"These G-Unit girls just wanna have fun
Coke and rum; got weed on the ton
I'm banging with my hand up her dress like, unh..."
So chime the lyrics of one of rapper 50 Cent's top singles in 2005. And such provocative messages, including those about alcohol and drugs, may well constitute a dominant theme in popular music.
According to new research presented today at the American Public Health Association's Annual Meeting in Washington, D.C., 33 percent of the top songs off the Billboard 2005 list contained references to tobacco, alcohol and drugs such as marijuana.
And that has many parents of teenage kids worried.
"It is perhaps not a surprising statistic, but it is an alarming one," said Carl, a Georgia parent of two daughters, one 17 and one 20, who preferred that his last name be withheld. "This is again another reminder that as parents we need to spend more time listening to our children's music, because you really can't be sure what kinds of messages are getting to them."
Study author Dr. Brian Primack said that younger listeners may be more impressionable when it comes to such messages.
"This is significant because there are many impressions of substance abuse in popular music," said Primack, an assistant professor of medicine and pediatrics at the University of Pittsburgh School of Medicine. "Since young people are exposed to a lot of popular music, they also get exposed to lots of references to substance abuse."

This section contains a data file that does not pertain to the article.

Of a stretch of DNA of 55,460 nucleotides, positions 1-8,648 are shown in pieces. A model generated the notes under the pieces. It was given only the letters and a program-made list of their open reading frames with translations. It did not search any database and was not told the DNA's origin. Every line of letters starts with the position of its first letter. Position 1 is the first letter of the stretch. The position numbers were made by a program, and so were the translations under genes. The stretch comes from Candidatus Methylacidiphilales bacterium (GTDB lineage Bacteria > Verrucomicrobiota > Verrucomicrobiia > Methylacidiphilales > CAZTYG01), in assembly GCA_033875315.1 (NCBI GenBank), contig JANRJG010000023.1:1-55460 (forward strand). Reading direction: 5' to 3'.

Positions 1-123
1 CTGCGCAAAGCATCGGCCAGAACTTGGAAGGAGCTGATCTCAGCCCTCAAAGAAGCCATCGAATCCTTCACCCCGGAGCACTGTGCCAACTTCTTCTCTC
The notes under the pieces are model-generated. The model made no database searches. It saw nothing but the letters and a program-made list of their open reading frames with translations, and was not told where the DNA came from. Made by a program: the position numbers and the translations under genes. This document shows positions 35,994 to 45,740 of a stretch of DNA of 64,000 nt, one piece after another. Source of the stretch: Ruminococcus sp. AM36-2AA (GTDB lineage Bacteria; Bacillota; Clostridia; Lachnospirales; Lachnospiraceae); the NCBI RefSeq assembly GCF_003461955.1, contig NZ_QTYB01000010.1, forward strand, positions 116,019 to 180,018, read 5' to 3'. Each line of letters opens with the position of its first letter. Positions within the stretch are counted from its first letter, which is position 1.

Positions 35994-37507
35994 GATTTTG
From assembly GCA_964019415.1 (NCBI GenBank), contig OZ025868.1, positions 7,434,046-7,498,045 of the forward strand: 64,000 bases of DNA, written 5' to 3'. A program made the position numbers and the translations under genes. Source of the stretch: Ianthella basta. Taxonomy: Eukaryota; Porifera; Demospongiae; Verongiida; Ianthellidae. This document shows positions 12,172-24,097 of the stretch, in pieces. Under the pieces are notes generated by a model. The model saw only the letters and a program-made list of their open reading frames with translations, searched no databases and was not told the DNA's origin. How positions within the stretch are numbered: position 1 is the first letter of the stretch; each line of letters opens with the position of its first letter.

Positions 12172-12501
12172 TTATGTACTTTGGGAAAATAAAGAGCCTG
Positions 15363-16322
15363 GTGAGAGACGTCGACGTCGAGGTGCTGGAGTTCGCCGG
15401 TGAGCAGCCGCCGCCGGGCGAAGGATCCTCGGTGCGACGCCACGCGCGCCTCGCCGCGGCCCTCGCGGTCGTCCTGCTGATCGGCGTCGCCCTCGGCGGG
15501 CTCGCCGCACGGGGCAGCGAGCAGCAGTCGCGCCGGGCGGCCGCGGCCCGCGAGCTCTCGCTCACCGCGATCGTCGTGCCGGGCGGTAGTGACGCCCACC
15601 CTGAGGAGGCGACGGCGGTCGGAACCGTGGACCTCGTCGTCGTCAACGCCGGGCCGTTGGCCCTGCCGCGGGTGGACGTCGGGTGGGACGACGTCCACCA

Lisa Merlo, assistant professor in division of addiction medicine at the University of Florida, agreed that these messages have potential to sway behaviors in younger listeners.
"The adolescent brain is not fully developed," said Merlo, who was not affiliated with the research. "Teens have a more gut level reaction and have less rational behavior in response to emotional situations. Since they tend to use music to manage their emotions, these references in music may encourage impulsive drug use."
Though rap music led the pack, with 77 percent of songs mentioning the use of illicit substances, country music came in second place, with 37 percent of the songs studied making such references.
"I suppose it goes to show that there's no safe haven here," Carl said. "You would expect country music to be a more conservative element in the musical mix."
In addition to the proportion of songs that contain such references, some say the fact that teens devote so much time to listening to this music could compound the problem.
Primack and his colleagues say that individuals between the ages of 8 and 18 are exposed to popular music 104 minutes daily, or over 12 hours each week. This means they hear 35 references of substance use per hour with the majority coming from rap.
"I don't find this surprising," said Stuart Fischoff, a professor of psychology at California State University in Los Angeles. "Gangster music like rap is designed to be provocative and in your face."
Researchers also found that substance use in the songs was most often motivated by peer pressure and sex. Sixty-eight percent of the songs with substance use portrayed highly positive associations and consequences.